Tag Archives: school

Jun 1 2009

Focused on his children

Daniel, 18, was first featured in the opening edition of The Scholar. Since that edition, Daniel was sponsored, graduated high school and started his journalism studies at a university. Here, his father reflects on raising his children and seeing Daniel graduate.

As told by Daniel’s father to Henry Flores, director of CFCA’s communication center in El Salvador.

Daniel ErnestoMy name is Daniel Ernesto, I am 46 years old and I was born in Santa Ana, El Salvador.

I have two brothers, however, we did not grow up together.

When I was little, my father decided to take me to his sisterís house to live with her because neither of my parents could take care of me. My father died when I was 2 years old, so I did not get to meet him.

My aunt did not have any children, so she gave me everything I needed. Now that I am an adult, I realize that family is more important than having everything you need. The family and the mother offer a natural trust.

My aunt was a teacher. She died when I was 19 years old. However, I was blessed to finish high school and had some extra education in electricity.

When my aunt died, and I got married, I started to work in anything that would give me some income. I did carpentry, bricklaying, etc. When you want to accomplish things, you need to put forth all your efforts. Good things are hard to get.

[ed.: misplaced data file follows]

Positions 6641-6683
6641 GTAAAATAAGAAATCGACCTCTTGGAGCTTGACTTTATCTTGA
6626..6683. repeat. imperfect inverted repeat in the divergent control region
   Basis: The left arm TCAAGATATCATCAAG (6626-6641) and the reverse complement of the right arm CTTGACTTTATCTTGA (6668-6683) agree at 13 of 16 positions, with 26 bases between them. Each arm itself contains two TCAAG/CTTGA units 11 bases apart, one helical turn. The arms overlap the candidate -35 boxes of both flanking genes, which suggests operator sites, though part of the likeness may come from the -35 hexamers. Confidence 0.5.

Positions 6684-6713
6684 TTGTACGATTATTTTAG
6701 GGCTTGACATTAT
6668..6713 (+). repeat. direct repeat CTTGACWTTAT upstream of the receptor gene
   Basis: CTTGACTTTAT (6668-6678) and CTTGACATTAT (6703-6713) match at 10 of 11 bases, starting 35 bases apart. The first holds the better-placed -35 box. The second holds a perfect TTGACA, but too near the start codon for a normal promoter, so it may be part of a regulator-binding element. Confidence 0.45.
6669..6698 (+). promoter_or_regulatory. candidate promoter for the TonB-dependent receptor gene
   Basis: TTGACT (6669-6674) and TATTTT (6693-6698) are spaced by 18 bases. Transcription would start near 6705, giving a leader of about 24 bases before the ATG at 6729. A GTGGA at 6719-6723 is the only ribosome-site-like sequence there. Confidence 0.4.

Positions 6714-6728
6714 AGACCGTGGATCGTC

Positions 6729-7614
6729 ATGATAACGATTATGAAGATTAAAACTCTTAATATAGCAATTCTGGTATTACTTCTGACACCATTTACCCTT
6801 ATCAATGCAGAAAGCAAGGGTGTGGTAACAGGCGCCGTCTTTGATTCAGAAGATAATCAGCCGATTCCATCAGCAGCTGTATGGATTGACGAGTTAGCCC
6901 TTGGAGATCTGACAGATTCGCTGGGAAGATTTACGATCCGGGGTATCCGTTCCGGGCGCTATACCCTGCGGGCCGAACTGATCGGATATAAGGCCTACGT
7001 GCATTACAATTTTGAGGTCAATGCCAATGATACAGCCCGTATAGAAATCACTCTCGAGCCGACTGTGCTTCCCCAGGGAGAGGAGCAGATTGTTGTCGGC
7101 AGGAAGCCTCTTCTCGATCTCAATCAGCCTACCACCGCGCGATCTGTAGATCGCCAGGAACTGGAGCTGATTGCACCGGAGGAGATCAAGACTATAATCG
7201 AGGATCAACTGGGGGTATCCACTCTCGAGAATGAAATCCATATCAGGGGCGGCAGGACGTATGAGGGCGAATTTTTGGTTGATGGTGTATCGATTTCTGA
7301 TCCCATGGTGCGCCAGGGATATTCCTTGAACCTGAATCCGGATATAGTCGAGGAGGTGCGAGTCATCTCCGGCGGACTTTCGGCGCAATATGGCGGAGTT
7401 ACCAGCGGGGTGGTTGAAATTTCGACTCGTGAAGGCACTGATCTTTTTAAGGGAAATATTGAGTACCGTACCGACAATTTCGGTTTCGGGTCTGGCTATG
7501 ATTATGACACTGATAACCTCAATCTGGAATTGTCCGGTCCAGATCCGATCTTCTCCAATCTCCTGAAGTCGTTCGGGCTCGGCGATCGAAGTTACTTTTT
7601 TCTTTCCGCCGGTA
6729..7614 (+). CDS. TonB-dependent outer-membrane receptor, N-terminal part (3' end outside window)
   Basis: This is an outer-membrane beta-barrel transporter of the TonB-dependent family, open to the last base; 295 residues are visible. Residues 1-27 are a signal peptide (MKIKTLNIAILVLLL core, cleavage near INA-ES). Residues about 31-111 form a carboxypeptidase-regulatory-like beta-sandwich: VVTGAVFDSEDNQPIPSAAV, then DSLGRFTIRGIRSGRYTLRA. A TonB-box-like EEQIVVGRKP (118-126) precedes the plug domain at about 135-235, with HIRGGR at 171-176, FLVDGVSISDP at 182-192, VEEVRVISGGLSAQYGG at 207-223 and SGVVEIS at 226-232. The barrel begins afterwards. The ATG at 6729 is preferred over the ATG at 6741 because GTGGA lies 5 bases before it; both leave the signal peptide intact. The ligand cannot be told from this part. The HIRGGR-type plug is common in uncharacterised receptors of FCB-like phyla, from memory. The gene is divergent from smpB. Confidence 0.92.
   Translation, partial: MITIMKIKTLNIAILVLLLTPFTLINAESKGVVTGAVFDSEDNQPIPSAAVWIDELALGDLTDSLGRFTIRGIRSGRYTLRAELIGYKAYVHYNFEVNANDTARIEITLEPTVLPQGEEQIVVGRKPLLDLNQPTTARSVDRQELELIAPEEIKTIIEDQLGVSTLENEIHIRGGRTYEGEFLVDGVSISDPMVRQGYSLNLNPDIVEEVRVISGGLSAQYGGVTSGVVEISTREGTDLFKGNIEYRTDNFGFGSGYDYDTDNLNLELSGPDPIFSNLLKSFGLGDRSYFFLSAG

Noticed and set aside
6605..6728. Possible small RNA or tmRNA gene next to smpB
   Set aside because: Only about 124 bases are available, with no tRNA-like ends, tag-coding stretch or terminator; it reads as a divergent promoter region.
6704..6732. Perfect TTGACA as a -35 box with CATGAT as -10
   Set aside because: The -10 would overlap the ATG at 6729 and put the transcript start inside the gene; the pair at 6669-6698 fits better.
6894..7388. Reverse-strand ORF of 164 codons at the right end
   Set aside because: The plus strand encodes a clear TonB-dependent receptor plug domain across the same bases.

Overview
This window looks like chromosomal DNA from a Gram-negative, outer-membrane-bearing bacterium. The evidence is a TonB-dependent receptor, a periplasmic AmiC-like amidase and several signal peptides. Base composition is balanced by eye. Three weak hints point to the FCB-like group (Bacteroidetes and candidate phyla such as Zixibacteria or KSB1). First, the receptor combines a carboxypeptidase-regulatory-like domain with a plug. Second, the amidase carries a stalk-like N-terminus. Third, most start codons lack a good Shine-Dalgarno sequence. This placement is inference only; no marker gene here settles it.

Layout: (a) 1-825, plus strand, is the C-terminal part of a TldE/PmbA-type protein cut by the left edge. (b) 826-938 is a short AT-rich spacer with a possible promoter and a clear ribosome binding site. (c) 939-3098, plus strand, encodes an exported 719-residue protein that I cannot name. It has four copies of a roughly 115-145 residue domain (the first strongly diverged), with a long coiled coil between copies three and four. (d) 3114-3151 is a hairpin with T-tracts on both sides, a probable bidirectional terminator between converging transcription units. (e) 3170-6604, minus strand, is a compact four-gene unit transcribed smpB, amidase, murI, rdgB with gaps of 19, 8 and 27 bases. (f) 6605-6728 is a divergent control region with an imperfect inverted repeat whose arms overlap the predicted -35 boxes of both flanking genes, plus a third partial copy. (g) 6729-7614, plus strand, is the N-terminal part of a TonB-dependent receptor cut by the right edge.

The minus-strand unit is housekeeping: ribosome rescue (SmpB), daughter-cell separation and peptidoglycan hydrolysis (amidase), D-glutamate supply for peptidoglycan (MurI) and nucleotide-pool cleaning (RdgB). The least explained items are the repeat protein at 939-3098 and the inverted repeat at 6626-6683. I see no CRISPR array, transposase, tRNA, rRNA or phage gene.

One of the most difficult moments in my life was when my wife left me and our three children. I stayed with the three of them. From one day to the next, I had to wash their clothes and cook for them. I remember I used to get up very early in the morning to do all this.

It was very difficult for me to adapt to my new situation as a single father, but I trusted God so much. He has never left me alone.

Raising my children was hard, but I had solid moral values. I told myself, “I have gone through this, I grew up without a father or a family, I donít want my children to live what I lived.” My mother even told me to let her raise the children, but I told her that I was going to be their mother and father.